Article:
There is no greater feeling than being connected to another. If you are anything like me, having a child who is securely attached to you is your number one goal. Building an attachment with your child is essential to optimal development all throughout life. In this blog post, I am going to share with you how to foster an attachment with your child during the first year of life.
If you want more personalized tips on building an attachment with your newborn you should be here.
Laying the Foundation
In order to form a healthy attachment, the parent must be attuned to the infant’s needs. As a counselor in training, I care more about the parent being attuned to their own needs. In a way, being aware of your own needs first helps you to be aware of your child’s need.
Many new parents struggle with finding time for themselves, and when they do, often times they feel guilty for not being with their child. Many of us have heard the phrase, “you can’t pour from an empty cup.” So, parents, especially new parents I encourage you to fill your cup. A happy parent is a happy baby.
Here are my tips to help foster an attachment during the first year of life.
Whenever your baby is awake, cooing, or crying, be responsive to their need. Even if a baby is not crying, they still may want stimulation. You can provide stimulation by simply talking to them, singing to them or cuddling them. Throughout the first year of life, children are in their trust vs mistrust stage of life. The more responsive the parent or caregiver is the likelihood of the child forming a healthy attachment is stronger.
You might enjoy reading: Natural born reflexes that all new moms should know
The three C’s
When responding to the needs of infants my personal mantra is calm, cool, and collected. It’s important for me to remember that if I am calm the infant will eventually calm. In stressful times I try to remain cool and level-headed. Children are dependent on their parent and caregiver to meet their needs while they are unable to care for themselves. The survival of children is in the hands of their caregiver. I’m sure we can all agree mom life is stressful, so find time to collect yourself regularly. By collect, I mean doing something that you enjoy that will keep you motivated through those tough times.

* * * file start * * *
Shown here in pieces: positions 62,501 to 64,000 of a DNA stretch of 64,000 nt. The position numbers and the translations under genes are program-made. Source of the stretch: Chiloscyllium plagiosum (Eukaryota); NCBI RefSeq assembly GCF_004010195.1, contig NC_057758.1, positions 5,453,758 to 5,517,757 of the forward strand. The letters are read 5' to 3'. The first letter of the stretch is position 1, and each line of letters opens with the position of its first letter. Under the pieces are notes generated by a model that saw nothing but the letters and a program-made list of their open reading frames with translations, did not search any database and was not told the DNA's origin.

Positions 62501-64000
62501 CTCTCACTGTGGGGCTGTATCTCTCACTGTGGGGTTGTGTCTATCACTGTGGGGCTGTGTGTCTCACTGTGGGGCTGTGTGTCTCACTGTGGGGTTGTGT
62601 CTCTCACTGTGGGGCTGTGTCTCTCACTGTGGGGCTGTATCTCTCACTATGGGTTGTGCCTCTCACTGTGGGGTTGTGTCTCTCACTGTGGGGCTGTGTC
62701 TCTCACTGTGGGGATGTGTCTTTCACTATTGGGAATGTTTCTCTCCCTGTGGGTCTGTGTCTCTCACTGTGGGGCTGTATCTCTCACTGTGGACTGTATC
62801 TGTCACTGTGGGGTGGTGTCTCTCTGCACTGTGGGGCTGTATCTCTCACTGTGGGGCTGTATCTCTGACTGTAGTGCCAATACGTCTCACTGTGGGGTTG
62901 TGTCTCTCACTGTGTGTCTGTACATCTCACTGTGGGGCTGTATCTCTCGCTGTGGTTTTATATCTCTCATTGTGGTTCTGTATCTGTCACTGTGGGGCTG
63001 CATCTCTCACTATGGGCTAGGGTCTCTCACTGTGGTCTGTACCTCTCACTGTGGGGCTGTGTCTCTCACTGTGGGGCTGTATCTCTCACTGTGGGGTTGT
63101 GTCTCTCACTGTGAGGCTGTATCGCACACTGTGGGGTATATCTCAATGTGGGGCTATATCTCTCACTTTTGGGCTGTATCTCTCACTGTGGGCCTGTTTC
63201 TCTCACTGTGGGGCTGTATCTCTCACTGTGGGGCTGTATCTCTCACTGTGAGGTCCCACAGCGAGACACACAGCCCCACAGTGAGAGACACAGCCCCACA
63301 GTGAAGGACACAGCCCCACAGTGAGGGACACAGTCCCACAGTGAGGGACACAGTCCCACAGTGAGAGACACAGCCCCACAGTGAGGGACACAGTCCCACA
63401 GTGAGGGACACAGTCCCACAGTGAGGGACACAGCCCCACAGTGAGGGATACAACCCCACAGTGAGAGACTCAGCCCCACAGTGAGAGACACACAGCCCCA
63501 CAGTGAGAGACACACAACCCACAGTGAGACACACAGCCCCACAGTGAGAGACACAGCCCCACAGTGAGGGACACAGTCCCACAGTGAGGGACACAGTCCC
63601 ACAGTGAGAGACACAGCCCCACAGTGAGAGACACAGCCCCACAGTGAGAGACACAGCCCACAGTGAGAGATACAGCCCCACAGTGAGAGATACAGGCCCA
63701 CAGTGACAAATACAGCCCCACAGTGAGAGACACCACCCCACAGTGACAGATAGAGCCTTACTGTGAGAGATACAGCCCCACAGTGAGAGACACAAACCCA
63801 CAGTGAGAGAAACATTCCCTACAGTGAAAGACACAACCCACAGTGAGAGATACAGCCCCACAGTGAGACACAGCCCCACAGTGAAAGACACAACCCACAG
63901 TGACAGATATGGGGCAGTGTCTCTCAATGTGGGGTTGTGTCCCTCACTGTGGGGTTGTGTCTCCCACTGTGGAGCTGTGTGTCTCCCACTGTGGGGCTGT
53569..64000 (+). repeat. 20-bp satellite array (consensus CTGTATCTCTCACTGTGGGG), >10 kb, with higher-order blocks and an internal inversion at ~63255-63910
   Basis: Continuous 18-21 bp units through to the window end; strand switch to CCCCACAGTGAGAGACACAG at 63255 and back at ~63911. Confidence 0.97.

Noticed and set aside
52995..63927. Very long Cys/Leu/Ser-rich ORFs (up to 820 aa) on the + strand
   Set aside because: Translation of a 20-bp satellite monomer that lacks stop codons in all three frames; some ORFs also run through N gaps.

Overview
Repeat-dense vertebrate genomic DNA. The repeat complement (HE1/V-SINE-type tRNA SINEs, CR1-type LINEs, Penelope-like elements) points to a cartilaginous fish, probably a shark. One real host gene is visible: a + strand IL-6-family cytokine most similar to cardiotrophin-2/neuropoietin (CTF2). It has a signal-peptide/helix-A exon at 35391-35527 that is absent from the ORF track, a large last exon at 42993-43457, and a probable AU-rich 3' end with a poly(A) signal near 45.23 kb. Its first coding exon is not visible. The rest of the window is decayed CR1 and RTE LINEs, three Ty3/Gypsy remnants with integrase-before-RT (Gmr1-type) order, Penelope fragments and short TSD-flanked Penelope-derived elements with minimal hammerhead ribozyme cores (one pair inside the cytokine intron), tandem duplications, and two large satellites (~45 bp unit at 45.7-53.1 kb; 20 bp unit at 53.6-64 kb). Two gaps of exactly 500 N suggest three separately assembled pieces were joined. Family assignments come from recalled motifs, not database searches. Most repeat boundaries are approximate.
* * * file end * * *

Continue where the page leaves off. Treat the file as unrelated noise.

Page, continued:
Most of us tend to be super organized or at least like to think of ourselves as such (that’s me haha). So, this tip comes in handy for everybody, mommy, daddy, baby, nana, everyone. Having a routine and creating stability will allow for a more peaceful environment.
Our western culture tends to lack the desire for connection which is ironic because newborns crave connection. I’m going to keep it simple and not get on my soapbox but simply crave connection with your child, don’t feel pressured not to “spoil” them. Babies cannot be spoiled, there is no such thing as too much love.
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Hi, I’m Emily